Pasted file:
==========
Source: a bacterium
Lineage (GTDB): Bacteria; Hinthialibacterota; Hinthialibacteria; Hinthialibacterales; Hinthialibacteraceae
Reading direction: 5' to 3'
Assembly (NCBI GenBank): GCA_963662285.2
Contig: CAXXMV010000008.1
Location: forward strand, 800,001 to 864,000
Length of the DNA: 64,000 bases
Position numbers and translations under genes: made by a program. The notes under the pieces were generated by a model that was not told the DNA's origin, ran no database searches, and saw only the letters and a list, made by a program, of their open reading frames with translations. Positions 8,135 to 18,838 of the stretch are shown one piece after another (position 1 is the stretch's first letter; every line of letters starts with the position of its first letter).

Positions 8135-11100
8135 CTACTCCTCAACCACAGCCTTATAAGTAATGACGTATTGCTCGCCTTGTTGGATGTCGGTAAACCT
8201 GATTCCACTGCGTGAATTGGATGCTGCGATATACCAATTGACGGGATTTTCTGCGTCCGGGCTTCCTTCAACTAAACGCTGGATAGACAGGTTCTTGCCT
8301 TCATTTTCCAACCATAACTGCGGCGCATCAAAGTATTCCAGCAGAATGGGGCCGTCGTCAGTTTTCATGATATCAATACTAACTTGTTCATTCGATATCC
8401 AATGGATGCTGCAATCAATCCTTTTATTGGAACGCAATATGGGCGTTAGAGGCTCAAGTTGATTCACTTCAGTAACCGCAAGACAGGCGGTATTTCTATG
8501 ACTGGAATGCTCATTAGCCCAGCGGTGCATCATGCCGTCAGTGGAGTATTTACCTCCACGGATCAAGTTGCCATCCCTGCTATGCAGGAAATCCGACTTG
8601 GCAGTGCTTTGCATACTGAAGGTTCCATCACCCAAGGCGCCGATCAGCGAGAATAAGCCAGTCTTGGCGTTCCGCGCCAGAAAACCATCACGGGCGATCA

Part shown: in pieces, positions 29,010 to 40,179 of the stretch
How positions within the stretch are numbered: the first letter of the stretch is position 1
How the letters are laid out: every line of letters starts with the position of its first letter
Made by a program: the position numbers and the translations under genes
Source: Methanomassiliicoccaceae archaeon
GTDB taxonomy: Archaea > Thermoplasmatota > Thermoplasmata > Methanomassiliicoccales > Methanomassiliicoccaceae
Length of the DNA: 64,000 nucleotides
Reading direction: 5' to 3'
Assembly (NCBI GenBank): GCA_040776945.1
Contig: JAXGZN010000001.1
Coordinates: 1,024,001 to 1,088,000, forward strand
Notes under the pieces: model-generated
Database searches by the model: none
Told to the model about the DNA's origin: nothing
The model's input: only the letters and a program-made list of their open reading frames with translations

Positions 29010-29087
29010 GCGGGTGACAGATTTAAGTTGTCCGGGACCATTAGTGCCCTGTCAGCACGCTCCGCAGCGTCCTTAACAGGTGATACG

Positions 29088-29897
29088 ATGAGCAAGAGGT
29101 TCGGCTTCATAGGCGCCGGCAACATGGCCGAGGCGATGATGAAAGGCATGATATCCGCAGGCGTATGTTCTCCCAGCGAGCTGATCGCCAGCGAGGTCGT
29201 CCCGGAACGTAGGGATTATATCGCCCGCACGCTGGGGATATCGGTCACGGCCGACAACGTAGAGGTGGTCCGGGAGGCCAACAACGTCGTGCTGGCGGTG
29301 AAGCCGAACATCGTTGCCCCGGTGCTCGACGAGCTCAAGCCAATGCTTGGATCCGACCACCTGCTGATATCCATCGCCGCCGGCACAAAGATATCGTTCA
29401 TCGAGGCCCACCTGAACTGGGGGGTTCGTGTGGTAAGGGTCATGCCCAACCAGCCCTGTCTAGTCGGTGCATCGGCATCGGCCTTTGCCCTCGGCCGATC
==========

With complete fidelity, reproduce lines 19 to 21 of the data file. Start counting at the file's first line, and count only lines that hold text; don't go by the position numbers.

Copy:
Made by a program: the position numbers and the translations under genes
Source: Methanomassiliicoccaceae archaeon
GTDB taxonomy: Archaea > Thermoplasmatota > Thermoplasmata > Methanomassiliicoccales > Methanomassiliicoccaceae